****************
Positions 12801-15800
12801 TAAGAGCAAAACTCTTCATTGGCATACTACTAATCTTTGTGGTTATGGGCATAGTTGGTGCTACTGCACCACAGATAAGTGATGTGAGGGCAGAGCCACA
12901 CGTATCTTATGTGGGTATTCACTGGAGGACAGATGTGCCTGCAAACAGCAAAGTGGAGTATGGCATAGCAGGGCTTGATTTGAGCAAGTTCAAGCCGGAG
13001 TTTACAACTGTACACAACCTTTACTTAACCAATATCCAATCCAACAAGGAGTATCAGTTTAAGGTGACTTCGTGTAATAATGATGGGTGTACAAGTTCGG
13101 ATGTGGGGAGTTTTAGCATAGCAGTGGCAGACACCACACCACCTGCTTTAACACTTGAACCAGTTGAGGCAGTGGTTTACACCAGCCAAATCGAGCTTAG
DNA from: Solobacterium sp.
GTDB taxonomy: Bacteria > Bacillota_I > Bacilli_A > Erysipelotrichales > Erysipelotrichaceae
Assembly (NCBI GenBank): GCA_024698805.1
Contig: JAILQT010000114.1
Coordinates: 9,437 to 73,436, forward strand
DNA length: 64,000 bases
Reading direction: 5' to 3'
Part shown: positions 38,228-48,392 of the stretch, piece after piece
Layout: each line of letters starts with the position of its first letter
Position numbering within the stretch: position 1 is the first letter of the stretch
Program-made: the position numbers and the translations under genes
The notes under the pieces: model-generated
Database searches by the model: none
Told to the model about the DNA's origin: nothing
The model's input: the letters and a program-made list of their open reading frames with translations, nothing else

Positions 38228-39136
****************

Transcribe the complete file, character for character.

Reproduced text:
Positions 12801-15800
12801 TAAGAGCAAAACTCTTCATTGGCATACTACTAATCTTTGTGGTTATGGGCATAGTTGGTGCTACTGCACCACAGATAAGTGATGTGAGGGCAGAGCCACA
12901 CGTATCTTATGTGGGTATTCACTGGAGGACAGATGTGCCTGCAAACAGCAAAGTGGAGTATGGCATAGCAGGGCTTGATTTGAGCAAGTTCAAGCCGGAG
13001 TTTACAACTGTACACAACCTTTACTTAACCAATATCCAATCCAACAAGGAGTATCAGTTTAAGGTGACTTCGTGTAATAATGATGGGTGTACAAGTTCGG
13101 ATGTGGGGAGTTTTAGCATAGCAGTGGCAGACACCACACCACCTGCTTTAACACTTGAACCAGTTGAGGCAGTGGTTTACACCAGCCAAATCGAGCTTAG
DNA from: Solobacterium sp.
GTDB taxonomy: Bacteria > Bacillota_I > Bacilli_A > Erysipelotrichales > Erysipelotrichaceae
Assembly (NCBI GenBank): GCA_024698805.1
Contig: JAILQT010000114.1
Coordinates: 9,437 to 73,436, forward strand
DNA length: 64,000 bases
Reading direction: 5' to 3'
Part shown: positions 38,228-48,392 of the stretch, piece after piece
Layout: each line of letters starts with the position of its first letter
Position numbering within the stretch: position 1 is the first letter of the stretch
Program-made: the position numbers and the translations under genes
The notes under the pieces: model-generated
Database searches by the model: none
Told to the model about the DNA's origin: nothing
The model's input: the letters and a program-made list of their open reading frames with translations, nothing else

Positions 38228-39136